As day three ended, their defiance hadn’t.  They were now convinced I was just mean.  So we went on another day.  By this point, not only is the refrigerator bare, but the pantry shelves weren’t looking too healthy either.  Rationing wasn’t their forte, it seems.  Neither had been planning, since the mutiny had occurred before our shopping trip had been done.

By day four’s completion, they were over it, and I was glad.  I had discovered something else too.  While being selfish and only doing for yourself may SOUND like a pleasant day dream, in reality, it felt shallow and meaningless.  I didn’t enjoy it at all, and had found it was also incredibly lonely as a selfish person.

When you are a single mom, doing it all and juggling so many things that some days you feel like you need eight arms just to get through the next hour, life is filled with chores and tasks and goals that seem so very far away.  It’s hard to imagine that these days are just a passing moment, and that all too quickly, you’ll find  yourself sitting and remembering those days as “the good old days” when your kids were young and needed you.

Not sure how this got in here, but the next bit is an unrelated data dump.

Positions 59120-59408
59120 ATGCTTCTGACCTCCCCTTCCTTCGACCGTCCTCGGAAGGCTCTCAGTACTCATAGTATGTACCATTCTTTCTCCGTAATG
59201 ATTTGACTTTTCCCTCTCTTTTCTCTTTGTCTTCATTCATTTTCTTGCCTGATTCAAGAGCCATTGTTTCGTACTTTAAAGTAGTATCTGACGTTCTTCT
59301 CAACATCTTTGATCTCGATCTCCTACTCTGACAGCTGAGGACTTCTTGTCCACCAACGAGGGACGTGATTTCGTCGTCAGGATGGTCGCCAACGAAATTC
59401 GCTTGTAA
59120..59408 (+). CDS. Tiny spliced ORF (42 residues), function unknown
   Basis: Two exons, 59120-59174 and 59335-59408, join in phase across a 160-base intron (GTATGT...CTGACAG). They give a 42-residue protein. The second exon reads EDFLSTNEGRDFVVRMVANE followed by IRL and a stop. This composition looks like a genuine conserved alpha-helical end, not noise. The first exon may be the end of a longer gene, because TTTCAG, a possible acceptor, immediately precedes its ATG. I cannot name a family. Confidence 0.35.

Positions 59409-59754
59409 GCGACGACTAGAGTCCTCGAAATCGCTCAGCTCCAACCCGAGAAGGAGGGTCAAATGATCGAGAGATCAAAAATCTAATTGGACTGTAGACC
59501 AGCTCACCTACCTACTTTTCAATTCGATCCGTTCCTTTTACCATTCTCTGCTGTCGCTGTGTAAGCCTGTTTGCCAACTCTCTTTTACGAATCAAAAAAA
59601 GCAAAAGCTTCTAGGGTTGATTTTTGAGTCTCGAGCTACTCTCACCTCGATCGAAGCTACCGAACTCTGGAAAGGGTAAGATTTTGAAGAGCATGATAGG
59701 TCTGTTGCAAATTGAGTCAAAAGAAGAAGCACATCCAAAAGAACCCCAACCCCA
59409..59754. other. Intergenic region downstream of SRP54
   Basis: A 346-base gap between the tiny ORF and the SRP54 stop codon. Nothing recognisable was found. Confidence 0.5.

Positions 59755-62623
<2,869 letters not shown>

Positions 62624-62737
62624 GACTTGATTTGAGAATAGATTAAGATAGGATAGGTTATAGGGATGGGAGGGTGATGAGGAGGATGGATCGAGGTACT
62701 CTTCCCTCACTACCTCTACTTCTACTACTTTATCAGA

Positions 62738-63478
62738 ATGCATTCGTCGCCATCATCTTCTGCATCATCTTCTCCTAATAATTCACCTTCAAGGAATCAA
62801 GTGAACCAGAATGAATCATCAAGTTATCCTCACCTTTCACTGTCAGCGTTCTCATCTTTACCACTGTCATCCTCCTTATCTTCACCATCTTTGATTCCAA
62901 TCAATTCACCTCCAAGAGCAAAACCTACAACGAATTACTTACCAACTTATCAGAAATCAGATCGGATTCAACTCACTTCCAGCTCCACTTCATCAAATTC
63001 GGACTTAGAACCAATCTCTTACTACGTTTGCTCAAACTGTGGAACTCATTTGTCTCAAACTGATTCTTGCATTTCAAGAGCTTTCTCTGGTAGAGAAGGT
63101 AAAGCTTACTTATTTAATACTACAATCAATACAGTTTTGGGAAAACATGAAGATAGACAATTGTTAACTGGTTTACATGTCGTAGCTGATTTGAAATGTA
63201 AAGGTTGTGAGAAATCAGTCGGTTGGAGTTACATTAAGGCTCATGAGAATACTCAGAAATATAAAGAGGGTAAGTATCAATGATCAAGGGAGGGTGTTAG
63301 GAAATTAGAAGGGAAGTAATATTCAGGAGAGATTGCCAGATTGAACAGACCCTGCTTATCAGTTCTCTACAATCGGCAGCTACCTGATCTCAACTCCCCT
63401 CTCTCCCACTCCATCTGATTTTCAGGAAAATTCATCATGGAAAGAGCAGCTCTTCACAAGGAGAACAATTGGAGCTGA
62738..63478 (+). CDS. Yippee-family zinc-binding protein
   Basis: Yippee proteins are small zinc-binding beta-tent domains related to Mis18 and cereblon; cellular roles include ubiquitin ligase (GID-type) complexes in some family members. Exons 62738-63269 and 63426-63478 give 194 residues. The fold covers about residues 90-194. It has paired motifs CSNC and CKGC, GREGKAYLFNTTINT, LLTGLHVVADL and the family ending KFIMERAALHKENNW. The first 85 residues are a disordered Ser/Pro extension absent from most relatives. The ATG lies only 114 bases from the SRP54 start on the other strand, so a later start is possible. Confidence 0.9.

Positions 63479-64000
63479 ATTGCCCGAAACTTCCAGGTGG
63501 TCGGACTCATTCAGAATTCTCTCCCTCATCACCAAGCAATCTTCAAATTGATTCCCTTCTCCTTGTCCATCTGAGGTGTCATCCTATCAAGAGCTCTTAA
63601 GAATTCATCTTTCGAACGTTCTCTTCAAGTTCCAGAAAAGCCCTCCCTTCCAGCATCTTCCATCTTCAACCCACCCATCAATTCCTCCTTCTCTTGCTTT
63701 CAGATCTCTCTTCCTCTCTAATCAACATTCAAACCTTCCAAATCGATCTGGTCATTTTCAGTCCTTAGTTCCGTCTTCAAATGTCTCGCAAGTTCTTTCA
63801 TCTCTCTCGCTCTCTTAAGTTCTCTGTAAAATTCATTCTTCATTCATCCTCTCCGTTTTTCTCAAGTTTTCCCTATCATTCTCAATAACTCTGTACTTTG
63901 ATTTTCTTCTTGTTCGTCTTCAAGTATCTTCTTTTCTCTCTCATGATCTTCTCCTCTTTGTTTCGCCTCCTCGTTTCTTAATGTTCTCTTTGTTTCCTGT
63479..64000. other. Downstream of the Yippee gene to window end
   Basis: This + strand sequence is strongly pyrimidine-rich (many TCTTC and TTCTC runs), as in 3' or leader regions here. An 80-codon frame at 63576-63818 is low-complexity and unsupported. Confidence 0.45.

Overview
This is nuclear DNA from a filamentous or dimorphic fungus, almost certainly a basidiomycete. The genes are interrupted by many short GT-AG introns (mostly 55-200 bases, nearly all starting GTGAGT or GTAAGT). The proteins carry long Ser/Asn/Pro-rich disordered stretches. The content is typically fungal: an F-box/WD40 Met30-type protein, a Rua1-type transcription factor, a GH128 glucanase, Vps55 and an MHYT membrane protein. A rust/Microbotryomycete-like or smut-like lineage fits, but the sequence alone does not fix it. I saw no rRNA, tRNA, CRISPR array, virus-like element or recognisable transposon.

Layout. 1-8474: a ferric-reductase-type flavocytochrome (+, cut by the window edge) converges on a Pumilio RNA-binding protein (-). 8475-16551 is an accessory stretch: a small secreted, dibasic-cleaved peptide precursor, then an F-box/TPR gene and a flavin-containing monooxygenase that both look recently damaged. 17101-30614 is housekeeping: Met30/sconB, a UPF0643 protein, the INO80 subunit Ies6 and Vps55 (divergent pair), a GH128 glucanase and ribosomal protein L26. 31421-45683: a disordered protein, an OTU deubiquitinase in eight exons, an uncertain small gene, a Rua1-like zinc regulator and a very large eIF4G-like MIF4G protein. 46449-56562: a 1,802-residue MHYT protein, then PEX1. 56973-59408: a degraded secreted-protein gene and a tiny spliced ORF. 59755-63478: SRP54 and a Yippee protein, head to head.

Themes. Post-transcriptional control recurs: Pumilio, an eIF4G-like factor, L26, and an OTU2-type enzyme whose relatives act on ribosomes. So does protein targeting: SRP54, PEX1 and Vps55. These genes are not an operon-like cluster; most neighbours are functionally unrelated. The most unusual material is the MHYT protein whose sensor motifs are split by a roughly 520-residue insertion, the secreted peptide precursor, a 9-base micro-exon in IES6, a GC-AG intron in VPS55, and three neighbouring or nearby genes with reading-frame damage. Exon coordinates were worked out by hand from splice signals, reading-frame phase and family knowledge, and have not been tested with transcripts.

There may be moments of regret, as you remember the times that you weren’t the person you wanted yourself to be.  Other times, you’ll think that your life lacks meaning now.

I have to laugh at myself when I start having one of those pity parties, and I shake my head.  Just like I have told my daughter often, “You didn’t arrive with an owner’s manual, and your kids won’t either.”  It’s followed with other tidbits such as “You do the best you can at that moment, and just resolve to do better next time if you don’t like how it turns out.”

I think about how often I have turned to my mother and grandmother for advice as an adult, and now I look at the person my granddaughter is, and I can’t help but wonder what she will be like as an adult.  I want her to remain as beautiful as she is, and I want so much more for her too.  To be smart and kind, and most of all, happy.  Beauty isn’t enough, nor is intelligence–they both need to be well seasoned with kindness in order to be worth a hoot.  Most of all, a truly happy smile can light up any face and turn it into instant beauty, and make all the brains and kindness that much more impressive.

I may not be The Mom anymore, but I hope to be the greatest Grandma to her.